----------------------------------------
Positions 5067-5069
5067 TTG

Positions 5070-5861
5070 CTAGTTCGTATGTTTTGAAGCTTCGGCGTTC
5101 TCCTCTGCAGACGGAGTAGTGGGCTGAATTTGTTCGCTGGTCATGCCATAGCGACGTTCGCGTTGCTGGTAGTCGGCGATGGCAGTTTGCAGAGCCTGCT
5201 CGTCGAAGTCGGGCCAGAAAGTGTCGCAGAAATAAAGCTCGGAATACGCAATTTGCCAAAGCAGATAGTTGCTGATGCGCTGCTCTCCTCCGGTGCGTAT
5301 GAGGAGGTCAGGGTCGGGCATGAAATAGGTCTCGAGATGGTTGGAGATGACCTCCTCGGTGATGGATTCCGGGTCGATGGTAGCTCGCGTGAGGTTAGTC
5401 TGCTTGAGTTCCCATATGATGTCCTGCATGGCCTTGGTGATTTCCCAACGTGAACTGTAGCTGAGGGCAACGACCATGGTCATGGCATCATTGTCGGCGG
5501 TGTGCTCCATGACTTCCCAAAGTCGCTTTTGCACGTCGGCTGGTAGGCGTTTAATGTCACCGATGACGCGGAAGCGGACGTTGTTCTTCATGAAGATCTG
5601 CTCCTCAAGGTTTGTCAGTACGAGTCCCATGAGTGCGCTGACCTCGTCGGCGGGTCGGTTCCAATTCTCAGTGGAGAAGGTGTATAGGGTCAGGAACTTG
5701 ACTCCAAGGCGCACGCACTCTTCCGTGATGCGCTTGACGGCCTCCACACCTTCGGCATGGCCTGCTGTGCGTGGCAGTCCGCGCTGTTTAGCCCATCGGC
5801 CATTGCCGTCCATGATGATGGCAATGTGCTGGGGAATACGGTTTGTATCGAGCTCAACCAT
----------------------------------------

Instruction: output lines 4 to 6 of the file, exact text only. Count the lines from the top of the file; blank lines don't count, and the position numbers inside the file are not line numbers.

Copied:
5070 CTAGTTCGTATGTTTTGAAGCTTCGGCGTTC
5101 TCCTCTGCAGACGGAGTAGTGGGCTGAATTTGTTCGCTGGTCATGCCATAGCGACGTTCGCGTTGCTGGTAGTCGGCGATGGCAGTTTGCAGAGCCTGCT
5201 CGTCGAAGTCGGGCCAGAAAGTGTCGCAGAAATAAAGCTCGGAATACGCAATTTGCCAAAGCAGATAGTTGCTGATGCGCTGCTCTCCTCCGGTGCGTAT